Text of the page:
People are seeking new ways to hunt—keen to preserve primal skills without harming wildlife—artistic and athletic goals the target for modern hunters!
Hunting is part of the human story, our survival rested upon learning the skills of capture and kill—but overtime with food abundance, hunting become a sport. Modern hunters still seek mastery of the ancient instincts, only for a different purpose—to create art and to develop physical and mental prowess.
Hunting which involves tracking, awareness and observation, endurance, strength, agility and accuracy—have vital purpose and benefit to humans—an equation that works without killing.
In this edition we explore the alternative applications of modern hunting. Photographer Ole Jorgen Liodden teaches us about polar bears and humans—how we can shoot to capture not kill, with mutual and monetary benefits to people and wildlife (p.89). The following video offers a glimpse of what modern hunting can and should look like!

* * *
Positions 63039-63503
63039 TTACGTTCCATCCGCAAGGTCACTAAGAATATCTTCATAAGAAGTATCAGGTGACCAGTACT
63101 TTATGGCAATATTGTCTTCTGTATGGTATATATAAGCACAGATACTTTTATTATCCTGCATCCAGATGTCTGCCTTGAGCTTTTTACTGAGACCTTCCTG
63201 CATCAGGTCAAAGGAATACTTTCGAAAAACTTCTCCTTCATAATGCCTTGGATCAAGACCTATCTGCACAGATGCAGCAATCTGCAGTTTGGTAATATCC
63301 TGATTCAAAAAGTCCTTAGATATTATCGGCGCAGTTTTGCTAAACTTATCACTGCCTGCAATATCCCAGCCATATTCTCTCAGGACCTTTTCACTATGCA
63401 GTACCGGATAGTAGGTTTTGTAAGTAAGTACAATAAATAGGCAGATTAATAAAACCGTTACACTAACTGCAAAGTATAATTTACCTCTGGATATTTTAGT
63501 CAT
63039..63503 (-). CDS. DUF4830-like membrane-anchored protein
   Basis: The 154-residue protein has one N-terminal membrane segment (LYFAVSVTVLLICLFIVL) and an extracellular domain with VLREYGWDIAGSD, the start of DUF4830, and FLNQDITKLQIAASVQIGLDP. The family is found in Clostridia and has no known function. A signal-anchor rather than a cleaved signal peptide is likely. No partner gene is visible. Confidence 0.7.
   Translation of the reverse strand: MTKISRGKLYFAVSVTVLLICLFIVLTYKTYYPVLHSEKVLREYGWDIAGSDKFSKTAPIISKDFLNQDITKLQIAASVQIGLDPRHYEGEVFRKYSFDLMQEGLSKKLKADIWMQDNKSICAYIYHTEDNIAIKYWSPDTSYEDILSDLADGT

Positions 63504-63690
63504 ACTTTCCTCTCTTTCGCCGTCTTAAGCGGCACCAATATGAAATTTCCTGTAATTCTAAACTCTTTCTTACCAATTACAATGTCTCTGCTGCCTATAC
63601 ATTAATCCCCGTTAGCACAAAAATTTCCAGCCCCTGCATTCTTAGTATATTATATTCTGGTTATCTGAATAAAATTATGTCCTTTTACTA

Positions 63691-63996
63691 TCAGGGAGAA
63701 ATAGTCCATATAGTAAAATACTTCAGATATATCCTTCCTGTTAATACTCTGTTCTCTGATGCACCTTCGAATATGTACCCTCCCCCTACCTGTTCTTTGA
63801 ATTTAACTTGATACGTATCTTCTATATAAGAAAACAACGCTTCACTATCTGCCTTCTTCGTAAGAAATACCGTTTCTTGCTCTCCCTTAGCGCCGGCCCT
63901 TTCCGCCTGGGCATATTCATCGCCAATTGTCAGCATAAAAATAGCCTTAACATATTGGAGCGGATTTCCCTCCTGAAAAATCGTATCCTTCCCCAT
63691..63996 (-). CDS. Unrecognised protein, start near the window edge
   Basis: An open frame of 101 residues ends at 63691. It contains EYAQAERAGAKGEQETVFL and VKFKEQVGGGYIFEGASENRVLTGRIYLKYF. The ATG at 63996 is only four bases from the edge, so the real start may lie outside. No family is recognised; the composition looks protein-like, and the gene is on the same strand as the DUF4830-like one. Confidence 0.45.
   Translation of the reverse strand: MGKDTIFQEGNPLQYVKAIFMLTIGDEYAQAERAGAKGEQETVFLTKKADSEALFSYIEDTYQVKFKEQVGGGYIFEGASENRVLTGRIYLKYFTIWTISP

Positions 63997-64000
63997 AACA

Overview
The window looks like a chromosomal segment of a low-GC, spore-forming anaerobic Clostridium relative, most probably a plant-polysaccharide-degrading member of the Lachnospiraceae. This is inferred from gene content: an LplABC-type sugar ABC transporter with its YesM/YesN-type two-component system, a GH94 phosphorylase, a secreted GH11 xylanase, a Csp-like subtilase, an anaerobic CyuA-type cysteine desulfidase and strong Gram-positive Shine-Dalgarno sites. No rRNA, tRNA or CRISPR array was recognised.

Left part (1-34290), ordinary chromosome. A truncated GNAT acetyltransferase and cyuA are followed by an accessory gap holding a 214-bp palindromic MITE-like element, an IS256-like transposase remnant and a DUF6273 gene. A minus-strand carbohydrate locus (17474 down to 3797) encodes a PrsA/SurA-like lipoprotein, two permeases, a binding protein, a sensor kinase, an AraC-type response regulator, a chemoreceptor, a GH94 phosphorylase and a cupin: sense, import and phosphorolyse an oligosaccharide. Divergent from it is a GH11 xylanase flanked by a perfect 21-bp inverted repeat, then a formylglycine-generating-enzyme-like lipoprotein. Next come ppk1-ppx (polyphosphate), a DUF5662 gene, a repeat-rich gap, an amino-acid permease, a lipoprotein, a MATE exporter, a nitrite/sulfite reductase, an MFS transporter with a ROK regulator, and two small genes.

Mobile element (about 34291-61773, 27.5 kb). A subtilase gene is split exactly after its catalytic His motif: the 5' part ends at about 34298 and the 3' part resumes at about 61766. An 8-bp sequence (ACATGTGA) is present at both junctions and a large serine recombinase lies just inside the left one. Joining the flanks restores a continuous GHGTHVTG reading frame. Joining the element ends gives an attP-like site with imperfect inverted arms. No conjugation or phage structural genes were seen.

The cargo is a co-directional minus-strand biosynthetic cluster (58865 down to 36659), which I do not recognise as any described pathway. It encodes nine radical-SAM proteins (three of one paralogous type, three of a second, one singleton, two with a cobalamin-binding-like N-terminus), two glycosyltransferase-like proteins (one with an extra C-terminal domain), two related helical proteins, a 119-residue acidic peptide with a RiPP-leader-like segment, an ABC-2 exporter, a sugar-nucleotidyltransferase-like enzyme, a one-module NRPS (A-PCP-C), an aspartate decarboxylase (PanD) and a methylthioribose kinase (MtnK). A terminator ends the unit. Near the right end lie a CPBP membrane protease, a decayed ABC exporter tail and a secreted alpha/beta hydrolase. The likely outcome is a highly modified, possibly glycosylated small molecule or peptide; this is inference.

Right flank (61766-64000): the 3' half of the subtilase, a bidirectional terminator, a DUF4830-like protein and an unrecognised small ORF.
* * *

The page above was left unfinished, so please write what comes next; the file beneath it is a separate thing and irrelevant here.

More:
Then extreme athlete Ben Greenfield shows us how hunting without killing has become part of a growing interest in primal pursuits and adaptive fitness (p.95).
Photography guide Darran Leal takes us on a journey of exceptional experiences with World Photo Adventures (p.41). We learn the nights language of light and landscape with astrophotographer Mike Shaw (p.146). And venture into the jungles of Borneo with Bjorn Olesen and Fanny Lai for a visual celebration of the island’s unique wildlife.
Also in this issue Ultra elites: Rich Roll, Jason Koop, and Dean Karazes offer insight into the ancient origins of running and the future of human endurance. A guest piece by Negotiation expert Chris Voss on navigating conflict zones and History Detective Carol Baxter reveals the remarkable story of Aussie aviatrix, Chubbie Miller.
Every page filled with images telling natures story, unique insights and discoveries—dive in and enjoy the adventure!